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WINTER 2012IE 368. FACILITY DESIGN AND OPERATIONS MANAGEMENT 1 IE 368: FACILITY DESIGN AND OPERATIONS MANAGEMENT Lecture Notes #8 Materials Handling.

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Presentation on theme: "WINTER 2012IE 368. FACILITY DESIGN AND OPERATIONS MANAGEMENT 1 IE 368: FACILITY DESIGN AND OPERATIONS MANAGEMENT Lecture Notes #8 Materials Handling."— Presentation transcript:

1 WINTER 2012IE 368. FACILITY DESIGN AND OPERATIONS MANAGEMENT 1 IE 368: FACILITY DESIGN AND OPERATIONS MANAGEMENT Lecture Notes #8 Materials Handling

2 WINTER 2012IE 368. FACILITY DESIGN AND OPERATIONS MANAGEMENT 2 Materials Handling Data Materials handling is a means by which total manufacturing costs are reduced through more efficient Materials handling and storage accounts for  25% of all employees  55% of factory space  87% of production time  15-70% of the production cost of a product  Damage to 3-5% of the products handled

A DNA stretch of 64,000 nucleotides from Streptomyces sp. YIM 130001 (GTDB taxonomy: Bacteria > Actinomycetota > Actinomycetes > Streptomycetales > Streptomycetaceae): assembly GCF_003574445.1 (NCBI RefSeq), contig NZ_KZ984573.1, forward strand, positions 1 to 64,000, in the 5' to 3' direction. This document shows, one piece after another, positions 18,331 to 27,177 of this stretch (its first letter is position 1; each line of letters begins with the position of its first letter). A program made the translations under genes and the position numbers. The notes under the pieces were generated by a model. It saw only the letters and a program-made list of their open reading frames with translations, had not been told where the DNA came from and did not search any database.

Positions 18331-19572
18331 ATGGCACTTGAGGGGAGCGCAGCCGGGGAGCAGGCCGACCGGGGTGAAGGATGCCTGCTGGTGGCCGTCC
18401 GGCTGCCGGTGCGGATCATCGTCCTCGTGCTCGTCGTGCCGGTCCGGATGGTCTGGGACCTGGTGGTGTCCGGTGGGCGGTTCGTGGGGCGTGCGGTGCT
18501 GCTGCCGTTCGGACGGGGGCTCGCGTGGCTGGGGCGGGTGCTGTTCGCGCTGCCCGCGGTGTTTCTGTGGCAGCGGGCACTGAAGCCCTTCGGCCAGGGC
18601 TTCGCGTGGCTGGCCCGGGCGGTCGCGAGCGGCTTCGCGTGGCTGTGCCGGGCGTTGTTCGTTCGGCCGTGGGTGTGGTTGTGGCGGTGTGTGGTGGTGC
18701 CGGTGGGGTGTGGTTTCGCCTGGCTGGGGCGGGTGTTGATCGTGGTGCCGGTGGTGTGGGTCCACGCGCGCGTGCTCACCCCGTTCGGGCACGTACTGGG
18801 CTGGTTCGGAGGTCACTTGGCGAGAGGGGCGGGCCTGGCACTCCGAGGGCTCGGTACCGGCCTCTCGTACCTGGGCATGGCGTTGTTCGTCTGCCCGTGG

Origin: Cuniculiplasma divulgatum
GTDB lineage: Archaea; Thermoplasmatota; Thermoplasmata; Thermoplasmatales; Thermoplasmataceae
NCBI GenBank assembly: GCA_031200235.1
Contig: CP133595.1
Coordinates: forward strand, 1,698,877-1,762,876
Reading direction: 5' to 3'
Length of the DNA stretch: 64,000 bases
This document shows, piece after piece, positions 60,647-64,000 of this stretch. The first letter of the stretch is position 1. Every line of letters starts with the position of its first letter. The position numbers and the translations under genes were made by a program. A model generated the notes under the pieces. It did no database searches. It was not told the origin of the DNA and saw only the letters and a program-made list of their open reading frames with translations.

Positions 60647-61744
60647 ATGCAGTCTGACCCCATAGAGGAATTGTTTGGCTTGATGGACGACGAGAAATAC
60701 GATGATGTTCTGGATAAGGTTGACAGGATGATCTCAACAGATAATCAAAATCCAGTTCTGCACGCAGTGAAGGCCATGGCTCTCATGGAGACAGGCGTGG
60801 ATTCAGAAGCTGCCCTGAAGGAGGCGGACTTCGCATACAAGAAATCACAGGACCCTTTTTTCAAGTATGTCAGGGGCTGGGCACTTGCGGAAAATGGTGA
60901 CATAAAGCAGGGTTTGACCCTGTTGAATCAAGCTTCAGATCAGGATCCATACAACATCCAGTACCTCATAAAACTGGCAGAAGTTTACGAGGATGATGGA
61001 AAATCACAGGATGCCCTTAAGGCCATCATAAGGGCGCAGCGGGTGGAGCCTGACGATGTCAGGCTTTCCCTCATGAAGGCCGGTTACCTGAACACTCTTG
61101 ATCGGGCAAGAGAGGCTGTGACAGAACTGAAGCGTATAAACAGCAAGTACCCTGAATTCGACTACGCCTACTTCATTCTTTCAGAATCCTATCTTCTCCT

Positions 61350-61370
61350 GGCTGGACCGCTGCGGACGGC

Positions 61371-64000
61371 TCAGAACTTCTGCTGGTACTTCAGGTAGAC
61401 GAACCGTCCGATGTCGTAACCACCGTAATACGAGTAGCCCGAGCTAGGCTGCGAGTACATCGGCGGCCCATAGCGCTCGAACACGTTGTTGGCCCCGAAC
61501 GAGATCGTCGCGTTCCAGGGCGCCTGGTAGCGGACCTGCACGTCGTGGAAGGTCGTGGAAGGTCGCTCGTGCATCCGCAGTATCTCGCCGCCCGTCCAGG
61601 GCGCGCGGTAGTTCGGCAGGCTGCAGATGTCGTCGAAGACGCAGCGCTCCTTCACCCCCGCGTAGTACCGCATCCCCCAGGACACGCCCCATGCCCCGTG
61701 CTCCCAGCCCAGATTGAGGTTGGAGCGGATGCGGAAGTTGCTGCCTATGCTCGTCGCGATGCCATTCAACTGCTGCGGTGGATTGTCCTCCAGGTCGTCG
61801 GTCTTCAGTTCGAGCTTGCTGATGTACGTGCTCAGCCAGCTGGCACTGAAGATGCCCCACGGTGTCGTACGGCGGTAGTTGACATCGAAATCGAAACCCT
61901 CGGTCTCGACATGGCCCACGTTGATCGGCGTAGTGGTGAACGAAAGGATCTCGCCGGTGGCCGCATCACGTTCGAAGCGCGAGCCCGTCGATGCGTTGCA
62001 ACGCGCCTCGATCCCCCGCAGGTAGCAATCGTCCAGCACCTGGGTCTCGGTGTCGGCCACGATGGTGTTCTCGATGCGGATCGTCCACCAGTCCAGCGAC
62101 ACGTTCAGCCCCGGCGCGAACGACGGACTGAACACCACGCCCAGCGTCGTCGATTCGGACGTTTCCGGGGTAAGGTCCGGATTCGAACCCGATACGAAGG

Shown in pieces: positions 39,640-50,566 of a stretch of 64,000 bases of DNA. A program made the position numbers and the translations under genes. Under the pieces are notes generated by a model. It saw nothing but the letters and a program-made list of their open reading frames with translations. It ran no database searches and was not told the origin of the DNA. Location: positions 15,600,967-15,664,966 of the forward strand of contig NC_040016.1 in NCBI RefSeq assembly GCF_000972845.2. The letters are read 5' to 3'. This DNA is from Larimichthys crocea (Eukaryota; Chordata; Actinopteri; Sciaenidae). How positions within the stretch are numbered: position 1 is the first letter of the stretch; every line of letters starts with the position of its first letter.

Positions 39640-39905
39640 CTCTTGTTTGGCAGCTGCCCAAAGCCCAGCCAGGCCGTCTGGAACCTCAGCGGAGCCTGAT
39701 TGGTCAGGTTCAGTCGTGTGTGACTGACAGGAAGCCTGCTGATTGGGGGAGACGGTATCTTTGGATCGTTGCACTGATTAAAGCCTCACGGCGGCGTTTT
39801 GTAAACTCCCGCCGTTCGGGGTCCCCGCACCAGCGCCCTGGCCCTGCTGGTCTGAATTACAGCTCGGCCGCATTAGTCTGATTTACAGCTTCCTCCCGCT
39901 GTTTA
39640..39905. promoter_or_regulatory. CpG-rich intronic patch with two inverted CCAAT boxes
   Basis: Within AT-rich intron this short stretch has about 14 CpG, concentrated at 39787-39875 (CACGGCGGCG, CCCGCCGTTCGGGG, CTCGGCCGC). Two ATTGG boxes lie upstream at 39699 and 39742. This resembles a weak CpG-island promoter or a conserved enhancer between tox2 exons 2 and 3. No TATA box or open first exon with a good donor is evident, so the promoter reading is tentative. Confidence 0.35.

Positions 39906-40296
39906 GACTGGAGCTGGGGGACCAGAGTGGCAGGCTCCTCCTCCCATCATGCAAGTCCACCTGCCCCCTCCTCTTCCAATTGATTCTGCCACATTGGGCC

3 WINTER 2012IE 368. FACILITY DESIGN AND OPERATIONS MANAGEMENT 3 Materials Handling Definitions 1. Materials handling is the art and science of moving, storing, protecting, and controlling material 2. Materials handling means providing the right amount of the right material, in the right condition, at the right place, at the right time, in the right position, in the right sequence, for the right cost, using the right method

4 WINTER 2012IE 368. FACILITY DESIGN AND OPERATIONS MANAGEMENT 4 Unit Load A central component of any materials handling system is the definition of a unit load A unit load is the single item picked up and moved between two locations  A unit load may contain many items Not necessarily identical  A unit load may be different in different parts of the system

5 WINTER 2012IE 368. FACILITY DESIGN AND OPERATIONS MANAGEMENT 5 Unit Load (cont.) Example – Sheet metal stamping  Delivery and storage of raw material Unit load = A coil of steel  Blanking operation Unit load = Pallet of blanks. One coil generates multiple unit loads of blanks  Stamping operation Unit load = A rack of stamped parts. One pallet of blanks generates multiple unit loads of racks  Assembly operation Unit load = One vehicle body. One rack of parts is moved on multiple vehicle bodies